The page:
A history of money

Celebrating the bicentennial of Norges Bank

M. Michael Brady
Asker, Norway

On Friday, June 14, 1816, two years and four weeks after the Norwegian Constitution was signed on the 17th of May, Norges Bank was established by the Storting (Parliament), a legislative step taken to remedy the disarray of the monetary system brought about by the Napoleonic Wars of 1807-1813.

Initially, Norges Bank was the country’s banknote-issuing authority. With time, it became the country’s central bank, equivalent to the Federal Reserve System in the USA. The story of that evolution is the subject of A Monetary History of Norway 1816-2016, one of four books published in celebration of the bicentennial of Norges Bank.

The book is intended as a contribution in macroeconomics. Its three authors, a director at the Bank and two professors at the Norwegian School of Economics in Bergen, accomplish that goal well, in lucid English, supported by 197 color charts and graphs, 12 tables, and a 15-page bibliography. Though the book may appeal most to banking and macroeconomic professionals, it contains brief histories of significant events of broader appeal, at least two with an American connection.

The first is of a money matter relevant in the first 50 years of the great Norwegian emigration to America that started in 1825. When those emigrants left Norway, the national currency was the Rigsdaler (National Dollar). The word daler in the Scandinavian languages and dollar in English both came from a 16th-century unit of currency, the Joachimsthaler, named for a silver mine in Bohemia, a source of silver used in coins. So the emigrants left money in Dalers and arrived in America, to use money in Dollars. The coincidence ceased in 1875, when the Norwegian Money Act introduced the Krone (“Crown,” because coins usually had an image of a royal crown), upon Norway’s entry into the Scandinavian Mint Union to join Denmark and Sweden in establishing a common coinage based on gold.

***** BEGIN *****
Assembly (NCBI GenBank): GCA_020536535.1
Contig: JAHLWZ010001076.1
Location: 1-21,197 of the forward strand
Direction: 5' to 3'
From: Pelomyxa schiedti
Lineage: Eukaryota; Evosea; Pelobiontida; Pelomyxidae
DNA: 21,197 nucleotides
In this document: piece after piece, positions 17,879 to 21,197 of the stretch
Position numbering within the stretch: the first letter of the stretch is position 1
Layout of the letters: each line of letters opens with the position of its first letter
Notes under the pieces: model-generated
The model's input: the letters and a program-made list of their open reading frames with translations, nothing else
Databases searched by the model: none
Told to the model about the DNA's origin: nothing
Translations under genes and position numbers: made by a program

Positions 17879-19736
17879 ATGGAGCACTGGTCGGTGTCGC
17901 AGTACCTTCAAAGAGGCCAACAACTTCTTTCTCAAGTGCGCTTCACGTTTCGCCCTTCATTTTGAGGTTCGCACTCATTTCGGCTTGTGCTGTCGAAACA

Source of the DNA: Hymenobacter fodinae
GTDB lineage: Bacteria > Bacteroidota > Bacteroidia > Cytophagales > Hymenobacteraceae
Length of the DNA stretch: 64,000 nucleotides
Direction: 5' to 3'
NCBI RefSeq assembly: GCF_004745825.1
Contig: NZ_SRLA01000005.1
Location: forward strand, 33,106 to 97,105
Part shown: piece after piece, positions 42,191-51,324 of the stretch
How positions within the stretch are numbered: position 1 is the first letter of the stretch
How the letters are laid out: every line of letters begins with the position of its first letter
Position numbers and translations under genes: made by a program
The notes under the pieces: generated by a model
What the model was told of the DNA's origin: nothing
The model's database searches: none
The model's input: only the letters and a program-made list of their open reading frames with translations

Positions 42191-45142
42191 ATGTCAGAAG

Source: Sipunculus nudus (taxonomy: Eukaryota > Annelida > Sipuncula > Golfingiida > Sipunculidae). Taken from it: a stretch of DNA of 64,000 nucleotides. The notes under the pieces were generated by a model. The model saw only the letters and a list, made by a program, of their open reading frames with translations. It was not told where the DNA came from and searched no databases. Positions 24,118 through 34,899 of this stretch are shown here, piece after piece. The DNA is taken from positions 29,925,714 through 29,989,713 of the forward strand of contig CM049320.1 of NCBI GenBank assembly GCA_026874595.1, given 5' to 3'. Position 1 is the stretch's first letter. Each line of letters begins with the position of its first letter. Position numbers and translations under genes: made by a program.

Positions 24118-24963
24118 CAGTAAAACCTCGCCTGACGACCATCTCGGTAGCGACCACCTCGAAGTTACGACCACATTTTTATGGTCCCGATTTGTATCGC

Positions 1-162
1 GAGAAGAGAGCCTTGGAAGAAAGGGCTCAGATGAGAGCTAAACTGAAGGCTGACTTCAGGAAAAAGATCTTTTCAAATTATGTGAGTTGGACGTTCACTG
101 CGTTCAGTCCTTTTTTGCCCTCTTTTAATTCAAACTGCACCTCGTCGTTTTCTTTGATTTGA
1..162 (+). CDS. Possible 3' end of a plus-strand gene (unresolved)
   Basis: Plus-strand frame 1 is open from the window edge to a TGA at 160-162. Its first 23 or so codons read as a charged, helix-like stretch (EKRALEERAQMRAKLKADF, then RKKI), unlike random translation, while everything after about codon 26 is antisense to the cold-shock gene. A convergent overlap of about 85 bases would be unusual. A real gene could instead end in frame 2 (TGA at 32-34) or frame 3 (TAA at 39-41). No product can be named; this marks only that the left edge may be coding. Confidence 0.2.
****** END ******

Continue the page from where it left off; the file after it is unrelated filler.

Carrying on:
The second is the World War II story of “the gold that wasn’t there.” On April 9, 1940, Germany invaded Norway. Less than a week later, German officials went to Norges Bank in Oslo to inquire about the location of the country’s gold stock. They were told that the stock, some 30 tons of bars and coins, wasn’t there, as it was on its way out of the country. Indeed it was, in a carefully prepared escape that had begun two years earlier when Bank director Nicolai Rygg had initiated packing of all gold items for quick transport should the country be invaded. Rygg’s foresight was prescient. The gold was trucked northward, then transported by ship to London, and finally to its wartime storage place in the U.S.

So A Monetary History of Norway 1816-2016 may be read as a superbly referenced contribution to monetary history or as a sourcebook reflecting Norwegian history. In any event, it’s a worthy addition to any Norwegian reference shelf.

A Monetary History of Norway, 1816-2016, by Øyvind Eitrheim, Jan Tore Klovland, and Lars Fredrik Øksendal, was published by Cambridge University Press in 2016.

This article originally appeared in the July 28, 2017, issue of The Norwegian American. To subscribe, visit SUBSCRIBE or call us at (206) 784-4617.

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